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REPUBLIC OF IRELAND
The Hunt Museum is a museum in the city of Limerick. Holding a personal collection donated by the Hunt family, it was originally situated in the University of Limerick, before being moved to its present location in 1997. It can now be visited in the old custom house, an historic 18th century building by the River Shannon in Rutland Street, in central Limerick. The Hunt Museum holds about 2000 different artifacts, both from Ireland and abroad. The oldest pieces are from stone-age Ireland and ancient Egypt. The collection includes the Antrim Cross (a 9th century bronze and enamel cross), a small sketch by Picasso and a bronze horse from a design by Leonardo da Vinci for a large monument.
For general enquiries please contact The Hunt Museum, Rutland Street, Limerick, Ireland, Tel: +353 61 312833, E-mail:
Hunt Museum in Limerick
King John's Castle (Limerick)
King John's Castle is a castle located on King's Island in Limerick, next to the River Shannon. The walls, towers and fortifications remain today, and are a visitor attraction. The remains of a Viking settlement were uncovered during the construction of a visitor centre at the site. The walls of the castle were severely damaged in the Siege of Limerick 1642, the first of five sieges of the city in the 17th century. The interpretative centre at the Castle contains an imaginative historical exhibition which tells the story of the Castle. Archaeological excavations have revealed Pre Norman settlements and evidence from the traumatic siege of 1642. The courtyard and the Castle display some of the trades and traditions of the 16th Century. The Castle offers panoramic views of Limerick city and the surrounding countryside.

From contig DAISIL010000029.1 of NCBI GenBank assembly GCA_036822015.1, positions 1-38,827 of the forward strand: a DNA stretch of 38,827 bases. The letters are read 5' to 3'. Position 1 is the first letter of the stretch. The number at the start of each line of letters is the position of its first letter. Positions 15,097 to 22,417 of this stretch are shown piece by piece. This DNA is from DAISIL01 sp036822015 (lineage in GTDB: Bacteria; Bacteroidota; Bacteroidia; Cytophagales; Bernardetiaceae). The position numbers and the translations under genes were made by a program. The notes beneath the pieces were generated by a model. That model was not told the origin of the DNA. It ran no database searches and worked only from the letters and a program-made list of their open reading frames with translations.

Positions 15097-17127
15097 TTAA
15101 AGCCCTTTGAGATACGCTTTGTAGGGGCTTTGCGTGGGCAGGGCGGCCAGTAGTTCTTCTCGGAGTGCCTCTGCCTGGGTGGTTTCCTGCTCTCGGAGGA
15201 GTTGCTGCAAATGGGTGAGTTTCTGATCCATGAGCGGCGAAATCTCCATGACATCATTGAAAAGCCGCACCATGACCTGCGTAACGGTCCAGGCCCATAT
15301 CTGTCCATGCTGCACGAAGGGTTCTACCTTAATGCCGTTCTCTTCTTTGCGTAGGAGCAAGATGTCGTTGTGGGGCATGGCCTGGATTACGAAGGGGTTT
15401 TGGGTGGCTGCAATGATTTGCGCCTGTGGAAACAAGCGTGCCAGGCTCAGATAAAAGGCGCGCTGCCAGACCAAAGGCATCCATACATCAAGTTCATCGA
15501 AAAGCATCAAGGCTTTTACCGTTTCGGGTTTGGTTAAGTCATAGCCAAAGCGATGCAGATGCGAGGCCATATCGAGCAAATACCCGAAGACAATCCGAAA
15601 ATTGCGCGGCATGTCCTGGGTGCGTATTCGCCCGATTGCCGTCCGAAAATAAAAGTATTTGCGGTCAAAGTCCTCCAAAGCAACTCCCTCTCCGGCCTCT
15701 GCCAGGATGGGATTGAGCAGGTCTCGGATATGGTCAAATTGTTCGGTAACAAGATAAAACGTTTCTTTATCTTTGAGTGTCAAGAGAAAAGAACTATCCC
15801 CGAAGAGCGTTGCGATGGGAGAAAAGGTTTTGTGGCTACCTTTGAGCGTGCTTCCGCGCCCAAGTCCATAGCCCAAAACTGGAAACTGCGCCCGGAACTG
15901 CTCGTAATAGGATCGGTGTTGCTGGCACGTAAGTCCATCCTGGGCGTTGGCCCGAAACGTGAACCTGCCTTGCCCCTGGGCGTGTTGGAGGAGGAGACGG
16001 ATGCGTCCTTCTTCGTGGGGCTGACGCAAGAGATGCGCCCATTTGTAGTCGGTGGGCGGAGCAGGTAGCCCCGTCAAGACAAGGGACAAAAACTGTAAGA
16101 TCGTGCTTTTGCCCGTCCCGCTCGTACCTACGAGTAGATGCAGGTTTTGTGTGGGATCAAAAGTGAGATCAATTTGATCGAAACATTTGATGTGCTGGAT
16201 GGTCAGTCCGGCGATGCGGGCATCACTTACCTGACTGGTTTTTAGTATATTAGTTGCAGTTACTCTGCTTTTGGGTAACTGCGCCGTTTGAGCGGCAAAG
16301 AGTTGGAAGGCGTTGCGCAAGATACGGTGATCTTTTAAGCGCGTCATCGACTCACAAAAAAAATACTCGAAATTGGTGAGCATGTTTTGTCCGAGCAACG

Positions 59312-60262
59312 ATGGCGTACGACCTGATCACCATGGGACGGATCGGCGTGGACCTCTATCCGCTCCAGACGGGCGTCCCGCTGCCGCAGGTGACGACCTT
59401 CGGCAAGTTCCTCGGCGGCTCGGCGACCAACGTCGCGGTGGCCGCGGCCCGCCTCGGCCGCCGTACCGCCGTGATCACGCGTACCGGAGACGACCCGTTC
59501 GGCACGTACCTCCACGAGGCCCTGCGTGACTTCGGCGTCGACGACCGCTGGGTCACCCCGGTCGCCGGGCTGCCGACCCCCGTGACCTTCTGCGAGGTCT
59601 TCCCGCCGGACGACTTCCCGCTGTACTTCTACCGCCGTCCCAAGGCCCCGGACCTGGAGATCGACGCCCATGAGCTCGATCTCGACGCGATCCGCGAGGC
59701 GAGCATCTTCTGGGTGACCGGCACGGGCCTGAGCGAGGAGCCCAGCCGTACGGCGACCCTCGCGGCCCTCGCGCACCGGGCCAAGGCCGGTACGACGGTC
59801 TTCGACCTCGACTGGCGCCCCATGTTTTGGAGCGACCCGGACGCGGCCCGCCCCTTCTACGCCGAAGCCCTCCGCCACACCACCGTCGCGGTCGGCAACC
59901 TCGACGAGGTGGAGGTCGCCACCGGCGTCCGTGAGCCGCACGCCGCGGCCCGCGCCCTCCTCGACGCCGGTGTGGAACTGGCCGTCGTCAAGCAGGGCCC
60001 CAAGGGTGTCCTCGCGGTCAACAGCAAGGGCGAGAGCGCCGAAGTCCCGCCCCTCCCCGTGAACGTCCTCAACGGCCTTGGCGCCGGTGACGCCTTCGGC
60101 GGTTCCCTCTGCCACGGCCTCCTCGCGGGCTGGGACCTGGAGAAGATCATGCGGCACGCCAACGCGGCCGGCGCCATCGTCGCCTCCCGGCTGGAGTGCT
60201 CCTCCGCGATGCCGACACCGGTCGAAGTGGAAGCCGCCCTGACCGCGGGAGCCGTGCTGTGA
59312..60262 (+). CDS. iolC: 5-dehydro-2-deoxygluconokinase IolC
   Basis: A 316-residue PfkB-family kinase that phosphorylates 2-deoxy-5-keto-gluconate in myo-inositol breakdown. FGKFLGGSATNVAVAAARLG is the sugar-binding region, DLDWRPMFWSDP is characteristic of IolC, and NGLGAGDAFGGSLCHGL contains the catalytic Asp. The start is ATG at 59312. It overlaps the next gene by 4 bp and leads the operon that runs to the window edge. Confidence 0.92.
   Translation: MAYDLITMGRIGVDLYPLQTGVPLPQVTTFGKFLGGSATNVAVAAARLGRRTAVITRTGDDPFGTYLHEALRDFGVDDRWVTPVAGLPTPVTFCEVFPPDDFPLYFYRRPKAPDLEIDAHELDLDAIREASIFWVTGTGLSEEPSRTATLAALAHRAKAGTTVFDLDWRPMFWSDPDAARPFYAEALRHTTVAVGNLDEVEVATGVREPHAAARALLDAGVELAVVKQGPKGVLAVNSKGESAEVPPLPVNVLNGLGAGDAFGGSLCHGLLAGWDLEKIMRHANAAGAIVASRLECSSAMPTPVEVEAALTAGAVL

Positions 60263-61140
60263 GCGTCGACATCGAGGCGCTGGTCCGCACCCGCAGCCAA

For more information and enquirieries please contact King’s Island, Nicholas Street, Limerick City, Co. Limerick, Ireland, Tel: +353 (0)61 360-788, E-mail:
Limerick Castle, view from the River Shannon
Lough Gur is a lake in County Limerick. It is located between the towns of Herbertstown and Bruff. The lake forms a horseshoe shape at the base of Knockadoon Hill. It is one of Ireland's most important archaeological sites. Humans have lived near Lough Gur since about 3000 BC and there are numerous megalithic remains. Grange stone circle (the largest stone circle in Ireland) and a dolmen are located near the lake. The remains of at least three crannogs are present, and remains of Stone Age houses have been unearthed (the house outlines are known as "The Spectacles"). A number of ring forts are found in the area, with one hill fort overlooking the lake. Some are Irish national monuments. A visitors' centre is open beside Lough Gur, along with a car park and picnic area. Bourchier's Castle and tower house is located near the entrance.
For more information and enquiries please contact Roseanne Dunne, Lough Gur, Co. Limerick, Tel: 061 385386, E-mail:
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